Aldous Huxley on Freedom and Totalitarianism

My summary and a bit of interpretation.

Threats to freedom:

  • Overpopulation and resultant pressure on ecological systems and depletion of natural resources.
  • Overly bureaucratic and hierarchical information systems in government and business
  • Use of media and technological advances to distract populace, potentially evolving into overt propaganda
  • Use of psycho-active drugs

Regarding freedom and totalitarianism:

  • Dictators of future will rule by propaganda and entertainment, if not by force
  • Price of freedom is eternal vigilance
  • Inculcation of children via advertising: cannon fodder training via radio/TV propaganda
  • Passion for power puts all democratic processes at risk
  • People can be persuaded at level below choice and reason by subjugating one’s rational self-interest through entertainment and advertising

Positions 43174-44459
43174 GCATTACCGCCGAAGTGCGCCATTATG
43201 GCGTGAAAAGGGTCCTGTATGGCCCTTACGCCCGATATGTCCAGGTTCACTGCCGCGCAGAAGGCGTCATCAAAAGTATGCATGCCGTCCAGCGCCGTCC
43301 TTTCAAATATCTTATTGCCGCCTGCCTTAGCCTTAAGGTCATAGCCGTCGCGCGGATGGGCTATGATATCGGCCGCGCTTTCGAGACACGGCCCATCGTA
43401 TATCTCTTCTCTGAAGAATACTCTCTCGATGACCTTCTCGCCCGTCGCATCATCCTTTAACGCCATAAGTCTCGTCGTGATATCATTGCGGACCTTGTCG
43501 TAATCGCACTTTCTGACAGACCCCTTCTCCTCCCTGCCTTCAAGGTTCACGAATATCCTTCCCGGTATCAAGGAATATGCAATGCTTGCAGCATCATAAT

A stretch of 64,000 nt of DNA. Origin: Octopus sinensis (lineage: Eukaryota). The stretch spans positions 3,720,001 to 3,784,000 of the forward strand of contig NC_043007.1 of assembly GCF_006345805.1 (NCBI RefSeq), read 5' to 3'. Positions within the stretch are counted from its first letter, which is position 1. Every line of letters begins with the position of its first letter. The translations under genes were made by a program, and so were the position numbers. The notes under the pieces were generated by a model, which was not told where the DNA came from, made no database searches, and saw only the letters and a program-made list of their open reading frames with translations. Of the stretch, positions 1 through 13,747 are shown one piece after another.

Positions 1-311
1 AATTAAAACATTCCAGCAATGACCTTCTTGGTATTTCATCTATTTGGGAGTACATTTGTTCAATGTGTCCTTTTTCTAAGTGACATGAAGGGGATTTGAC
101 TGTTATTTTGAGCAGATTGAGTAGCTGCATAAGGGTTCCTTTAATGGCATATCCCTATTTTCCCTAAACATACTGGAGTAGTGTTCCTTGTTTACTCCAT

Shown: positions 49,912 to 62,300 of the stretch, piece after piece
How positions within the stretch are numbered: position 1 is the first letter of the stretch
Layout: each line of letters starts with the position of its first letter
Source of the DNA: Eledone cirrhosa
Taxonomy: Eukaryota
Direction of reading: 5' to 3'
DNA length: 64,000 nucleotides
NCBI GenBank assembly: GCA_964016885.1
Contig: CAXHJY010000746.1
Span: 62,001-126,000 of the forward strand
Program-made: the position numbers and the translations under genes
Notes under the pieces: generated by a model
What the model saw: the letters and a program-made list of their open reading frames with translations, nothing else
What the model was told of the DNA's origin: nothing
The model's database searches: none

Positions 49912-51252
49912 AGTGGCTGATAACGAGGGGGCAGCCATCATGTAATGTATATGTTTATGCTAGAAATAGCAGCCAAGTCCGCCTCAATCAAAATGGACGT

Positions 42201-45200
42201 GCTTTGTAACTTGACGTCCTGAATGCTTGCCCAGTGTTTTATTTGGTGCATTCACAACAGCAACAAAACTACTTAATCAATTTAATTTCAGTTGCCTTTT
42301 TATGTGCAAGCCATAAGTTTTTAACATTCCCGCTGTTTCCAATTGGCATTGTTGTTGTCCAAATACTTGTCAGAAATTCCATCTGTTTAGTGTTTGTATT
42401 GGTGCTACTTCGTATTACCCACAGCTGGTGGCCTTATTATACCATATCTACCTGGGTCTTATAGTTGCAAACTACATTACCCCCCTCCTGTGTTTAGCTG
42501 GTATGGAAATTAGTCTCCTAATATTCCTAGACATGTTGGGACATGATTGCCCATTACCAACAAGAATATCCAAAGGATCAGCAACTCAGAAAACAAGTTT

• Bifurcation of society into a ruling, relatively free oligarchy on the one hand, and oppressed slaves on the other, a state of affairs that can endure for a long time

Regarding political campaigns:

  • All it takes is money and a candidate perceived as sincere can allow elites to take control of the whole democratic procedure

Regarding democracy:

  • Education in critical thinking inoculates against totalitarianism
  • Decentralization empowers voters. Centralization dis-empowers them
  • Freedom is not necessary for industrial production, but it necessary for the creative life of man

All in all, Mr. Huxley’s arguments are still salient, if not prescient today.

Here’s the rest of the interview:

Aldous Huxley is the author of the dystopian novel Brave New World.

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One response to this post.

  1. […] that at the time he wrote Brave New World he believed the contrary. Along with his fear for totalitarian regimes and his worries about scientific and technological developments (as seen in the interview below), […]

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